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The General Directorate, which was connected to the Prime Ministry in 1991, has been carrying out its activities under the responsibility of a State Ministry.
It conducts a large variety of activities with the objective of protecting women's rights, of strengthening the position of women in social, economic, cultural and political life, and of providing the equal utilization of rights, opportunities and capacities.
The second wave of the women's movement in Turkey reached a wider and more diverse group of women than the first women's movement.
The acceptance of women's issues as an independent political and planning problem was discussed for the first time in the Fifth Five Year Development Plan (1985–1990), and "the General Directorate for the Status and Problems of Women" was established as a national mechanism in 1990.
After the founding of the Turkish Republic in 1923, the feminist movement gradually became part of the Kemalist modernization efforts.
Polygamy was banned, divorce and inheritance rights were made equal.
The first women's association in Turkey, the Ottoman Welfare Organization of Women, was founded in 1908 and became partially involved in the Young Turks Movement.
Writers and politicians such as Fatma Aliye Topuz, Nezihe Muhiddin and Halide Edip Adıvar also joined the movement.
Women in Turkey also face significant disparities in employment, and, in some regions, education.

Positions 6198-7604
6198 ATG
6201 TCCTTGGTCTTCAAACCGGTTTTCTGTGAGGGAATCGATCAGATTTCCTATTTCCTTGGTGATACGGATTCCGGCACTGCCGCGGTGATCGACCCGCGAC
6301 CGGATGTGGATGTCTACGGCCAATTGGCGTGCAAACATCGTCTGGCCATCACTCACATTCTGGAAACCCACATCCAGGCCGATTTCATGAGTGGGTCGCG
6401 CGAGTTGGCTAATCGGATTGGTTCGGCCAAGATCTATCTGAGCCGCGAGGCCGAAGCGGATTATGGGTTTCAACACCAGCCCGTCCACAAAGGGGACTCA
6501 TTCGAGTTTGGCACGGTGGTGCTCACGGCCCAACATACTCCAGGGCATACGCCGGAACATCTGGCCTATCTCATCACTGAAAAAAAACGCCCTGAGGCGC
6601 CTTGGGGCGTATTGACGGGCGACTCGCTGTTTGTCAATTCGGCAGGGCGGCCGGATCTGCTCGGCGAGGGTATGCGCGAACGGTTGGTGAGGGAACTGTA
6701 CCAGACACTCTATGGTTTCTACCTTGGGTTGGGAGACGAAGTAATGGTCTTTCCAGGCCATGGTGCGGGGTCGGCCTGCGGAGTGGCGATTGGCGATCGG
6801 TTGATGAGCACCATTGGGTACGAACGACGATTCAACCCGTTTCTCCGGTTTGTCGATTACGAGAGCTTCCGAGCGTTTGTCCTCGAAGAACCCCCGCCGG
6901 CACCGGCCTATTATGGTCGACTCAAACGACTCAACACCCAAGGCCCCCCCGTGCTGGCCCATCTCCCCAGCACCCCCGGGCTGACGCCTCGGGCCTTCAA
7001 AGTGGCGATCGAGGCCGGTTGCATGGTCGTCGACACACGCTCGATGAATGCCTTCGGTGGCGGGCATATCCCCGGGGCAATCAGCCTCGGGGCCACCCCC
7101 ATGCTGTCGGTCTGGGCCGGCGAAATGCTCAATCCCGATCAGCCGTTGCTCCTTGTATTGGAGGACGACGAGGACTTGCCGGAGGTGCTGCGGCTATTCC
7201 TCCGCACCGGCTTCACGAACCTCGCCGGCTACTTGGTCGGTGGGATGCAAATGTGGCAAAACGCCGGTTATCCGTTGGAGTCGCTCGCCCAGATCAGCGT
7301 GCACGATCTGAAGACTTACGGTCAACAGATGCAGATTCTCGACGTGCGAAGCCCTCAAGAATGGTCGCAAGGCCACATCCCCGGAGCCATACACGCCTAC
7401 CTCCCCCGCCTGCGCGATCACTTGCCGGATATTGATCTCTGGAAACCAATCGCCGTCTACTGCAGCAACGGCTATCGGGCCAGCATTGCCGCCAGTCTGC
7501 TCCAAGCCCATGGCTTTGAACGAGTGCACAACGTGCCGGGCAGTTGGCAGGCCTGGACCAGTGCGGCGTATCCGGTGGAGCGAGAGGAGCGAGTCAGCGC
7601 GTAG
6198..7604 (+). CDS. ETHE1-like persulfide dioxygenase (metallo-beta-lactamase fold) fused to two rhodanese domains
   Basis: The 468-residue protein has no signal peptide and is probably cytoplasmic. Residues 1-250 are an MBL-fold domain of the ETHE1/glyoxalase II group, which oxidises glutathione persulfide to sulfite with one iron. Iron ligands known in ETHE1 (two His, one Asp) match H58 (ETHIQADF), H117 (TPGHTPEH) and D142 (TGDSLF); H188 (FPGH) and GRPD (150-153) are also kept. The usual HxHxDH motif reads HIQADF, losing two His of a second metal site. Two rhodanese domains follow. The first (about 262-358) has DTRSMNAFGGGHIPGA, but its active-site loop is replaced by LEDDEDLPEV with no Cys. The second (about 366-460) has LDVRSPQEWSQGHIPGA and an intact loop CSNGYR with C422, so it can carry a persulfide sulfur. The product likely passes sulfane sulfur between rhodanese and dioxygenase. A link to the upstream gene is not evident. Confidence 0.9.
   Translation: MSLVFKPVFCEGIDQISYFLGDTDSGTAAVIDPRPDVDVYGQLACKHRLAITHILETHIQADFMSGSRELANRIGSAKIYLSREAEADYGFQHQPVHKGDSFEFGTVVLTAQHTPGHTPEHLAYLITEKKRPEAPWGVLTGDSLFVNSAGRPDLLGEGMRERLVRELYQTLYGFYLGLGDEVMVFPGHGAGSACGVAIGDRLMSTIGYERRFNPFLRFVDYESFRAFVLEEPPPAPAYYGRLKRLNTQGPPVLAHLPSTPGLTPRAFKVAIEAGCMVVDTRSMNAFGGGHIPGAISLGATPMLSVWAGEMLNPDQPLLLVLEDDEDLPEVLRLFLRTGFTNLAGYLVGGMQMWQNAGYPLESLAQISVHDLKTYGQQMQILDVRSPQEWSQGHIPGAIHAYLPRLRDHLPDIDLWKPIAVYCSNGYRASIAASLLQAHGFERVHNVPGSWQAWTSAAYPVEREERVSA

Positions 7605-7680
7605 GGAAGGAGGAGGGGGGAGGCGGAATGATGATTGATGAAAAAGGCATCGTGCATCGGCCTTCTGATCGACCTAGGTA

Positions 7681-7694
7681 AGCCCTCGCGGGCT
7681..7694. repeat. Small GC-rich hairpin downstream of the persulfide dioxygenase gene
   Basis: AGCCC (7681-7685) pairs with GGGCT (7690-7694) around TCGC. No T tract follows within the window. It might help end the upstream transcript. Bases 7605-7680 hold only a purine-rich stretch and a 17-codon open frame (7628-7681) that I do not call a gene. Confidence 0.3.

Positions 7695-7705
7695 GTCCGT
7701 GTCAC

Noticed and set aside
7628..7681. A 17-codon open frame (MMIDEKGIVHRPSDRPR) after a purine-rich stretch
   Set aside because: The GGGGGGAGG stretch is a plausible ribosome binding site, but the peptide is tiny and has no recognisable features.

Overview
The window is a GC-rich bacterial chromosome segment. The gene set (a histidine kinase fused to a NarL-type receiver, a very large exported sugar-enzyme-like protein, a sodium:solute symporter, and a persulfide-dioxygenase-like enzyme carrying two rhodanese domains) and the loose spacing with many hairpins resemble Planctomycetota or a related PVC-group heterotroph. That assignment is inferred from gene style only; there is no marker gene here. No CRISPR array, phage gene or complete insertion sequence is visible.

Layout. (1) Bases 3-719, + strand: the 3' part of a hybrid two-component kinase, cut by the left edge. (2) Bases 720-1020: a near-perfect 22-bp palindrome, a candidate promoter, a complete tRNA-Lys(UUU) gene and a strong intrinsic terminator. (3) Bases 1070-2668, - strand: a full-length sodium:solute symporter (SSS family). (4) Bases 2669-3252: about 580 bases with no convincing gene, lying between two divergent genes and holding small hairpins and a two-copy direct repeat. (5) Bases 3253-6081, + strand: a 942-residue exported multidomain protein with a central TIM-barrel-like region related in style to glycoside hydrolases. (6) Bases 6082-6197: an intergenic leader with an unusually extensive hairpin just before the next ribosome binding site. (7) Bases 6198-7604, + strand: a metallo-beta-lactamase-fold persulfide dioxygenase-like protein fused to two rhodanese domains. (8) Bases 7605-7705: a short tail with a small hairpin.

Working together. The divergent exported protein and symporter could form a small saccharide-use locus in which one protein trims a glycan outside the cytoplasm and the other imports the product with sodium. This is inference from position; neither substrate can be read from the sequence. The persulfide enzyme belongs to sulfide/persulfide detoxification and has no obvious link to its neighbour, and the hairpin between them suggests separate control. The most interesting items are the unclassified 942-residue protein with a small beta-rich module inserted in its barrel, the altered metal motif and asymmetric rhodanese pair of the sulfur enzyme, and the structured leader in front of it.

The ideal of gender equality was embraced after the declaration of the Republic of Turkey by the administration of Mustafa Kemal Atatürk, whose modernizing reforms included a ban on polygamy and the provision of full political rights to Turkish women by 1934.
In the course of the 16th and 17th centuries during the Sultanate of Women, women of the Imperial Harem had extraordinary influence on politics of Ottoman Empire.
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Today, we have 64 legal attaché offices—commonly known as legats—and more than a dozen smaller sub-offices in key cities around the globe, providing coverage for more than 200 countries, territories, and islands. Our legal attaché program is managed by the International Operations Division at FBI Headquarters in Washington, D. This office keeps in close contact with other federal agencies, Interpol, foreign police and security officers in Washington, and national and international law enforcement associations.
In these "awareness-raising groups", which were established notably in Istanbul, Ankara and Izmir, they criticized the standard construction of the family as well as the gender-specific role behavior that was forced on women.